• Beware as traffic cops take advantage of the ignorance of citizens to exploit them
The festive season is here with us. We are in that phase where many Kenyans will be travelling to celebrate the holidays with their families.
During this season, it is normal to come across police roadblocks along various roads, mostly for speed checks. Oftentimes, those caught on the wrong side of the law pay bribes as it seems more convenient as compared to following due process.
Besides the lengthy proceedings in courts, many times one will commit a traffic offence far from their place of abode, making it inconvenient to travel back for court proceedings.
In other instances, law enforcement officers take advantage of the ignorance of citizens to exploit them. This piece looks into some common offences and their penalties. These are regulated by the Minor Traffic Offences provisions and the Traffic Act.
1. Driving above the prescribed speed limit
The prescribed speed limit for public service vehicles is 80 km/h, whereas that of private vehicles is 110 km/h. In trading centres, townships, municipalities and areas where children cross the roads, the limit is 50 km/h.
If the speed limit is exceeded by 1-5 km/h, the driver should be warned. If it is 6-10 km/h, one is fined Sh500; 11-15 km/h, Sh3,000; and 16-20km/h Sh20,000.
2. Driving without a licence
If one does not have a driving licence in respect of the class of vehicle they are driving, they are liable to a fine of Sh3,000. If one has a licence but it has not been renewed, the fine is Sh1,000. Failure to produce a licence upon request by a police officer is also an offence with a fine of Sh1,000.
One is, however, given 24 hours to do so. Moreover, under Section 36 (2) of the Traffic Act, a licence isn't strictly the document but anything that proves that one is authorised to drive the vehicle in question. Suffice to say, one can log in to their NTSA portal to prove they are duly licensed.
Obstruction involves any act by a driver that obstructs, inconveniences or endangers other road users. A driver whose vehicle breaks down ought to put it beside the road. Further, if the vehicle is by the roadside between 6.45pm and 6.15pm, it must be indicated by lights.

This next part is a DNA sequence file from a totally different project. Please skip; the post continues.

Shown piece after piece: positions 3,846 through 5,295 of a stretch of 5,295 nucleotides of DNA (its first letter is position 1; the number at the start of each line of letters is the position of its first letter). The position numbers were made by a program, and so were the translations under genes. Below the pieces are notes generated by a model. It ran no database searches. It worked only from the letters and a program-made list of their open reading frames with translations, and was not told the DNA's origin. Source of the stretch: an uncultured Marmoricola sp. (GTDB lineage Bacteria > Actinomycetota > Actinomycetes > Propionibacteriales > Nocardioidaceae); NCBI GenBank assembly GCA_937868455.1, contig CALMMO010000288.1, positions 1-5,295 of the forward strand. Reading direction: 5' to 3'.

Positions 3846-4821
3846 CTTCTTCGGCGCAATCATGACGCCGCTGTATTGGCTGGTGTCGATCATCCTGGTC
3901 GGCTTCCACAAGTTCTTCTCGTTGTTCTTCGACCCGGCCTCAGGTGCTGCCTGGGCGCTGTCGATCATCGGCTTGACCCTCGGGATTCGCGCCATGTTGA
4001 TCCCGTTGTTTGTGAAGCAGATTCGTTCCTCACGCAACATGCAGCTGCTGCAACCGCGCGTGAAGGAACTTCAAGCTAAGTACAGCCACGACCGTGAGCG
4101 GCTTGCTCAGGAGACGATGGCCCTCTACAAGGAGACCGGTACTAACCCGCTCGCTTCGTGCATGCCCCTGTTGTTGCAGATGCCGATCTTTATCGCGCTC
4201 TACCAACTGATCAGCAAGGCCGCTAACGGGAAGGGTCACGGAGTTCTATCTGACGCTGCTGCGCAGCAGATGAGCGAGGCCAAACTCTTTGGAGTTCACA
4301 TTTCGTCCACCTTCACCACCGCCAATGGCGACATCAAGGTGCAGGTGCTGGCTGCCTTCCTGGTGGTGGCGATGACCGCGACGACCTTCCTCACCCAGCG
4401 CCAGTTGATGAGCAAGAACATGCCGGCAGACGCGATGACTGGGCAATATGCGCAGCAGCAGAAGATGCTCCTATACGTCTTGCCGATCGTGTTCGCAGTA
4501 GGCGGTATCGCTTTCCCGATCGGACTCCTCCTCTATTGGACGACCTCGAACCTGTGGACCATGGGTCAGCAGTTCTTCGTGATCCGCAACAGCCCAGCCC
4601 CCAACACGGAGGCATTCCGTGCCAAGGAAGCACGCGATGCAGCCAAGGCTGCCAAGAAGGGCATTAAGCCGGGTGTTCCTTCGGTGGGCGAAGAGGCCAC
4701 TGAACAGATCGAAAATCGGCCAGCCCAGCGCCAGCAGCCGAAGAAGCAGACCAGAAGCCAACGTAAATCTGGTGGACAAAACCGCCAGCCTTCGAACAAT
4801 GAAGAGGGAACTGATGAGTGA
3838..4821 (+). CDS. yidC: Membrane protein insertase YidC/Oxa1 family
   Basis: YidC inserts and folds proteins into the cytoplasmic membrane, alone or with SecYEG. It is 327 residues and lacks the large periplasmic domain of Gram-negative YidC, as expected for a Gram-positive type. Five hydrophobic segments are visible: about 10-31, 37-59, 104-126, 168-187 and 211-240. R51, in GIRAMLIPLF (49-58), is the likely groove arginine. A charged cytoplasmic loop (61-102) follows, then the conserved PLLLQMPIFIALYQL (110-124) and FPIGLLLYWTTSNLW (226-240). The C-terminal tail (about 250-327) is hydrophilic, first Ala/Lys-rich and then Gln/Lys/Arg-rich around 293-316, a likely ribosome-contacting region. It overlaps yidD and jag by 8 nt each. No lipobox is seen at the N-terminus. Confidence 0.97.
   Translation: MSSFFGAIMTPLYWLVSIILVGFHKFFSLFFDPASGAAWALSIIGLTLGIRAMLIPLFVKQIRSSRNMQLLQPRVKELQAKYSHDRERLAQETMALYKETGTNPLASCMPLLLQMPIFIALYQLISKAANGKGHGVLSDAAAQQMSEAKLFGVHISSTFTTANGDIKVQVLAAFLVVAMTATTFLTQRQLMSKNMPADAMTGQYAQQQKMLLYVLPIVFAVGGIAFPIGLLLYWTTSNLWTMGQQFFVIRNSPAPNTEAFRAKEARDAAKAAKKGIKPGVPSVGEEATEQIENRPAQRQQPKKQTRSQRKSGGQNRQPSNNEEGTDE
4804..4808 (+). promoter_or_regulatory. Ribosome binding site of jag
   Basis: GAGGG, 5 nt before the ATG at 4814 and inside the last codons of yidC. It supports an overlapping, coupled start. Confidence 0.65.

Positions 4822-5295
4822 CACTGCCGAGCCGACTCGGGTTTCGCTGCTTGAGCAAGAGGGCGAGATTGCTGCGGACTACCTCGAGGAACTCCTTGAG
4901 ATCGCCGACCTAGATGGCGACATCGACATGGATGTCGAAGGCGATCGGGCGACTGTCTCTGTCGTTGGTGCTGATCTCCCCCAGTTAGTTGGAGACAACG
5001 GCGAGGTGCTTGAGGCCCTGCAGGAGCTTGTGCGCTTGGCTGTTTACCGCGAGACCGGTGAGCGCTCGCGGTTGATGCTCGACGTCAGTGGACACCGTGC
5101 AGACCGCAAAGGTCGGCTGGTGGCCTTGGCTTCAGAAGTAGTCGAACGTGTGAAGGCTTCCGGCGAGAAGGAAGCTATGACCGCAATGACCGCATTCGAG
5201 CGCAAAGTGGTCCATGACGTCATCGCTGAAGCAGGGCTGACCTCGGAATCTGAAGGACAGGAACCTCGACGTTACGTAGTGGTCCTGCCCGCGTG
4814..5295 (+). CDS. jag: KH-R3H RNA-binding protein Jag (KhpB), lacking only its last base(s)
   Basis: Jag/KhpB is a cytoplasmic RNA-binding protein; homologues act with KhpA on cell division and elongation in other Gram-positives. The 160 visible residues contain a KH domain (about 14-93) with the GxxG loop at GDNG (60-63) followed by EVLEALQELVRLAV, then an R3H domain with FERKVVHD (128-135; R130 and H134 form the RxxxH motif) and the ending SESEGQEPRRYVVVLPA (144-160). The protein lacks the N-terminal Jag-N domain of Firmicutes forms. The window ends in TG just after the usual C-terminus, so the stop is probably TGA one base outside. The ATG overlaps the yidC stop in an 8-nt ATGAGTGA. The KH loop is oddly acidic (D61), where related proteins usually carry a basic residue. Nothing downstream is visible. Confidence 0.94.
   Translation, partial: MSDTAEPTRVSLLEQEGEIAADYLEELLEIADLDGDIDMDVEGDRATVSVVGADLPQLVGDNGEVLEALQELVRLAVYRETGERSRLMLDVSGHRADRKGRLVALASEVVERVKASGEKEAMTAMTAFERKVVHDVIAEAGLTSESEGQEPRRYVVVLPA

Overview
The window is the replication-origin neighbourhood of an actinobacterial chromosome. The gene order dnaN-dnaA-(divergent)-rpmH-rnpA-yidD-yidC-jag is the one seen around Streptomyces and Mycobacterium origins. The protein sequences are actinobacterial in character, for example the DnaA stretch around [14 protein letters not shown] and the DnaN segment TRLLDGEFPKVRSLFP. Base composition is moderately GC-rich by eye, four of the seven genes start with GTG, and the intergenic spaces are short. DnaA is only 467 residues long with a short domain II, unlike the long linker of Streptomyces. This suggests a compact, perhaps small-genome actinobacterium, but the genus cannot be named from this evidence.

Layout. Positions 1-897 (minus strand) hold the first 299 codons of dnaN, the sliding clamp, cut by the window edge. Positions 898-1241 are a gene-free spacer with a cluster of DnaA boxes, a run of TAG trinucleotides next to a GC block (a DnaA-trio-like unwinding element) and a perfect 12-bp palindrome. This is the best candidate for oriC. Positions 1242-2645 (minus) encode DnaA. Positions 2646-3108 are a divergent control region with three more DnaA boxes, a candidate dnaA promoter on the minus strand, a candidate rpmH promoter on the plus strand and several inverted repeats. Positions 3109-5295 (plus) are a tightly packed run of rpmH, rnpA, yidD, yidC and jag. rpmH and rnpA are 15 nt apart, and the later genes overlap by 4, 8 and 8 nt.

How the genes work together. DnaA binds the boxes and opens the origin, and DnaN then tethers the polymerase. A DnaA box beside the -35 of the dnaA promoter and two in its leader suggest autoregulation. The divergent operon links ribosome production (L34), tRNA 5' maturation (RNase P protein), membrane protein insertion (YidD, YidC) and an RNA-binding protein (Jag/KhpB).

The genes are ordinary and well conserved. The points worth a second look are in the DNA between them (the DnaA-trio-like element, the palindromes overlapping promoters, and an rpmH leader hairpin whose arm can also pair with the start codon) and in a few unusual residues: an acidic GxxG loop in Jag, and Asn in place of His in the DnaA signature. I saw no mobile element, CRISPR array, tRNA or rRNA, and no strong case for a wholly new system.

4. Vehicle not in good condition
A vehicle should have all its parts and equipment, including lights and tyres, in good condition. They should be maintained in a manner that they are not likely to endanger the lives of the occupants or other road users.
5. Driving while using one's phone
This is an offence many drivers commit. If caught, one is liable to a fine of Sh2,000.
6. Failure to wear a safety belt
Definitely another offence many commit, oblivious of the crucial role safety belts play. One contravening the provision is liable to a fine of Sh500. A conductor of a PSV who fails to maintain the safety belts in a clean and wearable condition also faces a fine of Sh500.
7. Driving under the influence
This is a major traffic offence that many people commit over the festive season. Given the great risk it poses to people's lives, it is not treated lightly. One committing the offences risks a fine not exceeding Sh100,000, imprisonment of two years or both.
Once charged, one may appear in court to take a plea, that is, accept or deny charges. Alternatively, they may send a notification of the plea accompanied by the maximum fine by post. If the plea is a plea of guilty, the court may accept the fine or lower it and send back the balance. If it is a plea of not guilty, a hearing date will be set.
The provisions are set out to save lives. It is in our interest to obey them as in so doing, we protect ourselves and those around us.